History of the Bible - Assignment Example

Back in Boston, I was on the cusp of graduation; I had reached a point, three quarters through the year, when I’d begun asking myself, ‘Am I done? Is there any way I could derail myself?’ I’d spent a goodly amount of time asking myself: ‘Is there any conceivable way I could sabotage myself, or is this the end? Precisely how much effort would it take to nose-dive my academic career?’

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The closer the finish line, the more tempting I find it to quit. This is something of a universal axiom as far as I, personally, am concerned. I am a dilettante. I am incurable dabbler. There is almost nothing in the entire world that I feel a lasting passion for; I am in love with falling in love. I am the kind of person who is burning for beginnings, but tepid at middles; I am someone who lets things drift away once my passion for them has left me.

For a long time when I was young, I went to church. Enforced by Mother Landers, from the beginning, there was something illogical about it; after all, Father Landers didn’t go to mass, why should I bother? We were Catholics, but barely. What they call ‘buffet Catholics’; take what you like, and leave the rest. And as the years wore on, I felt more and more distance from the Church experience while feeling at the same time more and more drawn to the abstract theology. Somewhere along the way, I became fascinated with the character of Jesus, with select aspects of the religion.

Just before my sham of a Confirmation1, they brought a theologian into the Confirmation class, and he explained that everything we’d been taught to believe, all the stuff about Heaven being a literal place, and Angels being real and present and interfering constantly with human affairs; all nonsense, all a metaphor, a way of seeing or believing; faith above all, faith above the universe, which was God, and God, who was the universe. The creator was the created; the created the creator.

Now there is some religion I can believe in. I was hell-bent on becoming a Priest or theologian at the time; but soon enough I was confirmed, then I stopped going to Church. And that solved that quite nicely. But before I was confirmed, and before I left the Church, I had a series of dialogues with my parish priest, Father James Scahill, who was delighted that I took an interest in joining the Church, but who wanted to direct me to the parish priesthood, to a vocation that was rapidly dwindling. At the time, I wanted to be a Jesuit.

It was amazing how quickly I fell back into the habit of saying things like ‘we Catholics’. A lot of use of the word ‘us’. Later, I found myself confessing, entirely unprovoked, that I inexplicably felt more drawn to the Church in its time of crisis. It was one of those things, a feeling I hadn’t really been aware of that until I had made the statement. Not that I had made it up on the spot – rather, it was as if I was making spontaneous discovery. I’m not surprised to hear myself identifying much more strongly with my Catholicism – I’ve been thinking much more spiritually in the last year and a half, and also, identifying with elements of my upbringing.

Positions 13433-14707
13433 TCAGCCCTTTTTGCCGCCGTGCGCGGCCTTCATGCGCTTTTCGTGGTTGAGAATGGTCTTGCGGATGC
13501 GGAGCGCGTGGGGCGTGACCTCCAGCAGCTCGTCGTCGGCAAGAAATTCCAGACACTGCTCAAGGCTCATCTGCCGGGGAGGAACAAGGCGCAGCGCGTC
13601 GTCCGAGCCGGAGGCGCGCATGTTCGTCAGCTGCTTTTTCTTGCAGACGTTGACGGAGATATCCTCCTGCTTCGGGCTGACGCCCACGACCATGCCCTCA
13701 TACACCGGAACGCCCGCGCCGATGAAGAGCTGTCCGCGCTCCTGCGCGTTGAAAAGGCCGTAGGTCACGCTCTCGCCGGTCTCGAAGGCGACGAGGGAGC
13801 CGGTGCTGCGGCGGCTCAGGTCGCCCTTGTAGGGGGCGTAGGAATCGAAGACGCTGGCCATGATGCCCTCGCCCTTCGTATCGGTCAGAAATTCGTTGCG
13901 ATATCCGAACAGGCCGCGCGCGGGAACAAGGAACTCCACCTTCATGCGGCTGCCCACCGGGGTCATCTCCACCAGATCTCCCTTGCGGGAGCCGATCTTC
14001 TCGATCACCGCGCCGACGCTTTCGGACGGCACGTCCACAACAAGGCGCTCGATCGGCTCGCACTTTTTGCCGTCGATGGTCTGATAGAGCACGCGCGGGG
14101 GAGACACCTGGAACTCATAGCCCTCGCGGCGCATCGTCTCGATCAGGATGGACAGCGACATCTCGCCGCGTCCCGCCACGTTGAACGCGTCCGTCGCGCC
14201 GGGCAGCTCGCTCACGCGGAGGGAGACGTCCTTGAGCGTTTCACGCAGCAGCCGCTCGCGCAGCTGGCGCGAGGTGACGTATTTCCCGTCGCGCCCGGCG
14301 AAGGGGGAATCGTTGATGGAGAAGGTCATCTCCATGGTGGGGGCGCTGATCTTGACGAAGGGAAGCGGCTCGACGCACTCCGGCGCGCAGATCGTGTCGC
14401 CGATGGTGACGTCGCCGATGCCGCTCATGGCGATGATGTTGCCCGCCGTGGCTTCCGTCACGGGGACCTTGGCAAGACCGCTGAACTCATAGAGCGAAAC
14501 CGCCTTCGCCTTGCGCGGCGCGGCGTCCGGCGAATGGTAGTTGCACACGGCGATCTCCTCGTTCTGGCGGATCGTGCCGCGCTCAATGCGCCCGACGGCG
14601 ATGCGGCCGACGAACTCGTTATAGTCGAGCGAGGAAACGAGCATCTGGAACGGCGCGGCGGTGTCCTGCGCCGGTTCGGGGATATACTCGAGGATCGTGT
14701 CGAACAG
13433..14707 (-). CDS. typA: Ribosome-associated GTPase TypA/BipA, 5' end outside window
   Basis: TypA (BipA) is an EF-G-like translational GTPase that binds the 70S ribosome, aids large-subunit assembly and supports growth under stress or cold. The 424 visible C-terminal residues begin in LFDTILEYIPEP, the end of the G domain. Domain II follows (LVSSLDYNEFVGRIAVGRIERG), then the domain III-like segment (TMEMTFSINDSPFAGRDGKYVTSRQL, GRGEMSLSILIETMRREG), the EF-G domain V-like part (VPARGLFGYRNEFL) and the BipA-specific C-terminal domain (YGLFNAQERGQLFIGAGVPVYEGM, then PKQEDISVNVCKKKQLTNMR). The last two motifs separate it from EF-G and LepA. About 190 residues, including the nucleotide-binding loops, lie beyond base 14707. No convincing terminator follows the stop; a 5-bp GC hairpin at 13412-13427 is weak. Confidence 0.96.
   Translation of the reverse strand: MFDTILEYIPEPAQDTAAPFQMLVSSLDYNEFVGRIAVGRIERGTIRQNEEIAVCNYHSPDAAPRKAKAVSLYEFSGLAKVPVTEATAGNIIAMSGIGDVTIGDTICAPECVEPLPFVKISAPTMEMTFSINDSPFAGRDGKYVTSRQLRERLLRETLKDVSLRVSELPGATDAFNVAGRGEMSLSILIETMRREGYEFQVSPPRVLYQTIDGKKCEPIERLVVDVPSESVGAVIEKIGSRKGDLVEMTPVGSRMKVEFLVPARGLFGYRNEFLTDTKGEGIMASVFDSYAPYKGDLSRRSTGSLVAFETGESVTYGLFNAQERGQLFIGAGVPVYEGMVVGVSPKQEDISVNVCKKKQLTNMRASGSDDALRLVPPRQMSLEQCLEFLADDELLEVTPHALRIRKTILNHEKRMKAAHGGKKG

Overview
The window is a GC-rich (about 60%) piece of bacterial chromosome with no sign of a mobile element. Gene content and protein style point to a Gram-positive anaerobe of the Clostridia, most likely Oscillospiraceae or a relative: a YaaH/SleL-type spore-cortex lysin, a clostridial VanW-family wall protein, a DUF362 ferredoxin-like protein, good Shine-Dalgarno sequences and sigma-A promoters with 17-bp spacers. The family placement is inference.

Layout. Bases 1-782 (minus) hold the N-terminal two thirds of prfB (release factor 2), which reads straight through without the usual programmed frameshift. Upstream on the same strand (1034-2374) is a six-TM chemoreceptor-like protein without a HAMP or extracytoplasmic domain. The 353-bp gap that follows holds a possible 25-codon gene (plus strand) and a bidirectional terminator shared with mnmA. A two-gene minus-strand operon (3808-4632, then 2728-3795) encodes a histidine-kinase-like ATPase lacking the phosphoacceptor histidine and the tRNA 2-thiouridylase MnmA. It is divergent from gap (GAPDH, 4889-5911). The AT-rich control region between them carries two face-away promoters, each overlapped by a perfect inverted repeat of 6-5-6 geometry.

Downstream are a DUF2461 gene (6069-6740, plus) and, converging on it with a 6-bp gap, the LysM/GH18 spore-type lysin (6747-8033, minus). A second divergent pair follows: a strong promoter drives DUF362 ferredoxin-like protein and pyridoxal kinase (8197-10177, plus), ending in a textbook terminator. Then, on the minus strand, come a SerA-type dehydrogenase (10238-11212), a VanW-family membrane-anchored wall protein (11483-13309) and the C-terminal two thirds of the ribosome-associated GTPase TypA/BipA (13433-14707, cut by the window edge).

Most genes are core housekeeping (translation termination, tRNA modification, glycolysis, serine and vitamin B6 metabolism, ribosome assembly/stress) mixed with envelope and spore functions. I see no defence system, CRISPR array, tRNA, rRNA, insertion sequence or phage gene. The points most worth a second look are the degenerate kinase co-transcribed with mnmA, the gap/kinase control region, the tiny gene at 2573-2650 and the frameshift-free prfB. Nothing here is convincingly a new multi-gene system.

For instance, as I previously related, my mother raised me as a Catholic. It was my father who raised me as a Democrat. I’ve found that when we were at the very height of the primary season and a vicarious sweat was creeping over the nation, brought on by the furious stride of the Democratic primary, I found myself talking about what ‘we’ had to do in November to win it.

The viewpoints offered by Father Scahill found me nodding, agreeing – smiling, at one point, as he related his views on same-sex-marriage – and then again, after he cited a Biblical reference to Simon Peter’s ‘mother-in-law’; meaning Peter, the first Pope was married, an argument for married priests, a little something to shake up the Archdiocese.

There is something in his character reminiscent of the muck-raker tradition; Father James Scahill is not a self-righteous goody-goody. There is something upright about him that despises the stink of hypocrisy instinctively. He speaks of the ‘pay, pray, and obey’ Catholics with something akin to revulsion; he bemoans the lack of parishioners who will speak out as much as laments a crooked, wicked, out of control priesthood.

Moreover, despite the unkindness shown to him by some of his fellow priests, despite the cold shoulder from the Diocese, there is something joyful to the weariness, the joy that comes from giving one’s all for a cause one believes in.

1 By this time I was beginning the inevitable fall away from the Church. My mother urged me on to complete Confirmation before I quit entirely; in her mind, it was my decision to make (whether or not to be a Catholic), after I had Confirmed my Catholic faith, Confirmed the decision my parents had made for me to be Baptised. If you ask me, it was putting the cart before the horse, and I damn well said so, but there is no reasoning with mothers, and besides, she made the compelling point that it was one less hoop to leap through in the event I choose to marry a Catholic; moreover, that not getting Confirmed would break my grandmother’s heart. (By that, she meant my grandmother would never stop rebuking her for letting me fall into sin, which, really, doesn’t make much sense anyway, because my grandmother is an Episcopalian.) Nothing about it makes any sense. But it happened anyway; I was Confirmed by a child-molesting Bishop whom I had never met before.